Frances

  24. Les says:

    You would never know that the season is winding down by looking at your garden.

    Hi Les, thanks. It does go out with a bang here, and the muhly and sheffies haven’t even opened fully yet. There is one very late yellow button mum that is the last thing to open, not counting the camellias. Flowers make nice accessories to the fall foliage, and let us not forget those berries! πŸ™‚
    Frances

  25. Scott says:

    Great post…can’t wait to see the Muhly grass in its full glory!

    Hi Scott, thanks so much. I don’t know why the driveway muhly is so late this year. There are buds all over so it will bloom. It is a good month or more later than usual.
    Frances

  26. I have seen October Skies on several blogs and feel I must have some. Also Aster tartaricus. Not sure where I would put them, but a gardener doesn’t worry too much about that, at least not until the plant lust has been satisfied.

    Hi Kathy, thanks for visiting. I agree, you need to have those two asters. I am sure you will find a spot for them. The tataricus will spread some by runners, October Skies just flops on its neighbors! I am using small metal container trellis to protect the innocent. πŸ™‚
    Frances

  27. Annie says:

    I just found you. Wonderful blog. I look forward to following your posts. Great idea with the Blog Action day. I will try to remember for next year.

    Hi Annie, thanks and welcome. I hope you enjoy the posts, both old and new. Blog Action day has been October 15 the last two years, so will probably be again next year, FYI. πŸ™‚
    Frances

  28. Rose says:

    Great post, Frances. I didn’t realize until I started reading a few Bloom Day posts that it was Blog Action day, but since then my awareness of our issues regarding available clean water has certainly been raised. I, too, like to re-use towels and garden clothes; besides saving water, it’s also saving wear and tear on the clothes. But I do take our clean water for granted and need to be more aware to avoid wasting it.

    Your pineapple sage is so beautiful! Mine has been a disappointment this year, with only a few tiny blooms so far. I’ve noticed the butterfly garden, which was rarely watered and filled mostly with natives, didn’t seem affected by the drought this summer at all–further proof of your conclusions.

    Hi Rose, thanks. I am glad to hear about your reuse, sometimes I think we are the only ones doing it. As I use to tell the offspring, clean is a relative thing. The pineapple sage is so late to bloom, some of the pieces that are in more shady spots are just now forming buds. Good deal about the butterfly garden! The natives know how to cope, don’t they? πŸ™‚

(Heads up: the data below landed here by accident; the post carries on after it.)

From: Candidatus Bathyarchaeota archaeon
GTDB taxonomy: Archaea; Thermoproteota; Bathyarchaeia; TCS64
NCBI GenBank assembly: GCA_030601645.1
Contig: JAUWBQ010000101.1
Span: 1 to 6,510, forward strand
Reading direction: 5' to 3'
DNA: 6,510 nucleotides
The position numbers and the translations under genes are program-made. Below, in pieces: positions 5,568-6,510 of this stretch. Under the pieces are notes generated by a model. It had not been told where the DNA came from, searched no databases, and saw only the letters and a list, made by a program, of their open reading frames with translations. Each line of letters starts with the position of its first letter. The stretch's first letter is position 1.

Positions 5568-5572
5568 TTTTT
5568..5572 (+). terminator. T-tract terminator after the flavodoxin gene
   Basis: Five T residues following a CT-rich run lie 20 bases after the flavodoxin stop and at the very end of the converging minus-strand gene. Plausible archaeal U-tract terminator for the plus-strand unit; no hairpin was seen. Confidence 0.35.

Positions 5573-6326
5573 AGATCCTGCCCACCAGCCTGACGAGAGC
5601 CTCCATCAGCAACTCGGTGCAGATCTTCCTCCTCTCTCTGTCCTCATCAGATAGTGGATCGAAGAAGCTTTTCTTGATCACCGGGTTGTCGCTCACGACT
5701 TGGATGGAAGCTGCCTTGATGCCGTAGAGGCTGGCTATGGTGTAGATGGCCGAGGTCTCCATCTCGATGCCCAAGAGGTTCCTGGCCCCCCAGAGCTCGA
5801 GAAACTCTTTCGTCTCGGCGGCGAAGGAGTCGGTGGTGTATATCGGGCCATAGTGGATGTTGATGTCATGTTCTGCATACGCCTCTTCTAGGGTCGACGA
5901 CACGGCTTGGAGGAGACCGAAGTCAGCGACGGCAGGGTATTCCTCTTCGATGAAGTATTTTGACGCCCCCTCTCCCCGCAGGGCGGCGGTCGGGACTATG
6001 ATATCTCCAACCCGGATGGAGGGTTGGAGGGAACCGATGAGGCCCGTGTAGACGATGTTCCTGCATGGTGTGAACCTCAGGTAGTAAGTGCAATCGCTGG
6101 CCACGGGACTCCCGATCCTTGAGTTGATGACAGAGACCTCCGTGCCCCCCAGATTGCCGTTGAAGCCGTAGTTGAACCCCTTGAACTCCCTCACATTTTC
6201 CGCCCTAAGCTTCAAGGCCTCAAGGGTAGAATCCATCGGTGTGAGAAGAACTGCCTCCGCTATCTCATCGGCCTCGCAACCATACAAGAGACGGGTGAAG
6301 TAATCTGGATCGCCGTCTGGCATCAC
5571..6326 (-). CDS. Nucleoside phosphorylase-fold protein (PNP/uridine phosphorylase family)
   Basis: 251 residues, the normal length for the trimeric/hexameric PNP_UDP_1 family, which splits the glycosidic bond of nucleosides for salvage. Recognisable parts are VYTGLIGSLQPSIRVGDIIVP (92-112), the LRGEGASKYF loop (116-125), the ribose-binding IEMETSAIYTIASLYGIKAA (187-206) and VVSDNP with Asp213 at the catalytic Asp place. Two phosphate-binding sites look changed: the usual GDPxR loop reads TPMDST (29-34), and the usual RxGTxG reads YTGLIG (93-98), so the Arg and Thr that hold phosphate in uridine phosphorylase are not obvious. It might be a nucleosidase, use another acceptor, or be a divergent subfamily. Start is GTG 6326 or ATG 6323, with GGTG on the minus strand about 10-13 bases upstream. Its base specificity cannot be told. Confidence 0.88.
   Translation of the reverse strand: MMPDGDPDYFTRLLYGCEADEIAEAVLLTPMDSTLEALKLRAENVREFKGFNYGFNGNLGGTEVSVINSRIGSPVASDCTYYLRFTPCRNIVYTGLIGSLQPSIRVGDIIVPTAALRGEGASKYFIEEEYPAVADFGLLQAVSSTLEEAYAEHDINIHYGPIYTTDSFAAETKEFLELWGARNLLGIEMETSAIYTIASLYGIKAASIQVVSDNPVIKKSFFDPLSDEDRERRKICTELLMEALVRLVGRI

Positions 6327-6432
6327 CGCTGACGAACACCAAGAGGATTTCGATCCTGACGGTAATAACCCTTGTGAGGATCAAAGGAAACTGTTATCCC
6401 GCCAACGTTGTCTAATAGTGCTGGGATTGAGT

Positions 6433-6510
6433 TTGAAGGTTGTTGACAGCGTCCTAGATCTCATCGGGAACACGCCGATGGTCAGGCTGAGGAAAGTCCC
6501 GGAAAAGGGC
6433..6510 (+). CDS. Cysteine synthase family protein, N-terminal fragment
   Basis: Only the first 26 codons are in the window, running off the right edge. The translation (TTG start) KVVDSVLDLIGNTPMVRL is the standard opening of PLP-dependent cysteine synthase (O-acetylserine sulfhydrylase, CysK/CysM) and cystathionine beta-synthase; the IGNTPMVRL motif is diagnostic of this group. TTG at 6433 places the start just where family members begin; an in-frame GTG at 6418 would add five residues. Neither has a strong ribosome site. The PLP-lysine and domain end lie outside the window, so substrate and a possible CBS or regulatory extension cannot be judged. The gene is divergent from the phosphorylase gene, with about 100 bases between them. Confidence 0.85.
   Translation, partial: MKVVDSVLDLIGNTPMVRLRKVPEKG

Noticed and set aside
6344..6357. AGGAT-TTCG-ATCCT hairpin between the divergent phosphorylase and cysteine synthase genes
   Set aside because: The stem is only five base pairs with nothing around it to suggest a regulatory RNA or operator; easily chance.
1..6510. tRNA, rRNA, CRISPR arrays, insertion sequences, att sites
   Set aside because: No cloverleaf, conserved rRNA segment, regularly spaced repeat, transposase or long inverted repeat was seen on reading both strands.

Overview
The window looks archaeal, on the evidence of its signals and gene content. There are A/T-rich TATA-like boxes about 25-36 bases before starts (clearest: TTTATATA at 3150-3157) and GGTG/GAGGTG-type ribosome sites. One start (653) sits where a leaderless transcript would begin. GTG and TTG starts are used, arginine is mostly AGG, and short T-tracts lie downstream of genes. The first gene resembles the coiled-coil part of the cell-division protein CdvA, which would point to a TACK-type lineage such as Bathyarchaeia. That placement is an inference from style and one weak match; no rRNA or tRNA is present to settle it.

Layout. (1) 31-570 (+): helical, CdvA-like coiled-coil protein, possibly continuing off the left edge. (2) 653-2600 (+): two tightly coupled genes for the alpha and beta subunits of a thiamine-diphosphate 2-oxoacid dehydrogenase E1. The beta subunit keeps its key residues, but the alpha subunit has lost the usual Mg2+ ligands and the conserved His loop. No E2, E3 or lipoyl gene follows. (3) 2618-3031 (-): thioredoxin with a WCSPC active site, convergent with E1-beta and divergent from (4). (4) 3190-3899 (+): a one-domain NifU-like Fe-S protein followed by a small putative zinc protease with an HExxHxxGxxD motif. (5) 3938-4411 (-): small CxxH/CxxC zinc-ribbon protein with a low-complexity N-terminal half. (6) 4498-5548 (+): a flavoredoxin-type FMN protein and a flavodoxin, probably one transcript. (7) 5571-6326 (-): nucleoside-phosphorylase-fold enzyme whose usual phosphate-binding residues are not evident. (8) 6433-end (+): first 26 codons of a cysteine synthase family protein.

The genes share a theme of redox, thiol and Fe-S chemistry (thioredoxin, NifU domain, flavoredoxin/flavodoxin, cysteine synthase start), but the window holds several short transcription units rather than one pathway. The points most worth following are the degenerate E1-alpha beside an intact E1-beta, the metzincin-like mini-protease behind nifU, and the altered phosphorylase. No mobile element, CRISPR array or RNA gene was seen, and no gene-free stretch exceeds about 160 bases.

Frances

  29. Wait, does that mean you rinse dishes in running water?? say it ain’t so.

    Hi Diana, no need to panic. We arrange the dishes in the sink on a drainer and spray them. But normally, we run the dishwasher once a week, handwashing the large pots. I only want to run it on a full load, when it is working that is. Getting a new one is on the list, but I kind of like washing them by hand with just the two of us here now.
    Frances

  30. Lola says:

    Beautiful blooms as usual. It is strange that some blooms are slow to come on when they should already be in full swing.
    My sentiments for sure about the water situation. It is getting very serious.

    Hi Lola, thanks. I keep checking the muhly by the driveway, there are flowers emerging from the blades, but oh so slowly. Don’t know the reason. Up on the hill by the shed, maybe sunnier up there, it is fully opened. We need to think more about water usage in the US.
    Frances

  31. linda says:

    Your October garden is glorious Frances! We have a tatarian aster from Gail. Since a strong wind blew down the single bloom stalk, we’re waiting for new buds further down the stalk to see if it’s ‘Jindai’ or another cultivar. Either way we’re happy to have it.

    We’ve all heard it said that the next wars will be over water, not oil. The internet provides a relatively new means of activism and information sharing. It’s amazing seeing the groundswell of many diverse groups coming together with more and more individuals taking personal responsibility and decisive personal actions to be the change we want to see. Kudos for your thoughtful, well-informed, and inspiring post. And thank you for the link. I’m off to sign the petition.

    Hi Linda, thanks so much. Gail gave me the species tatarian, it is taller and the flowers seem slightly lighter in color than Jindai here. Both are wonderful! I believe what you say about wars over water, it is not a luxury, it is a necessity. Time for us to wake up and begin treating it as the treasure it is.
    Frances

  32. Patty says:

    Wonderful site. I found you through Blotanical. Whenever I see photos of swaths of flowers or grasses, as you have, I am reminded I need to do the same. The impact is wonderful. Love the idea of Blog Action Day. I hope to participate next year.

    Hi Patty, thanks and welcome. We are trying to do more swath plantings, something in my brain resists this however. The muhly grass is the wonderful exception. I believe Blog Action Day will always be October 15, as it has the past two years that I know of. You can sign up for reminders on the site. πŸ™‚
    Frances

  33. You have some very nice blooms Frances!

    Hi Helen, thanks!
    Frances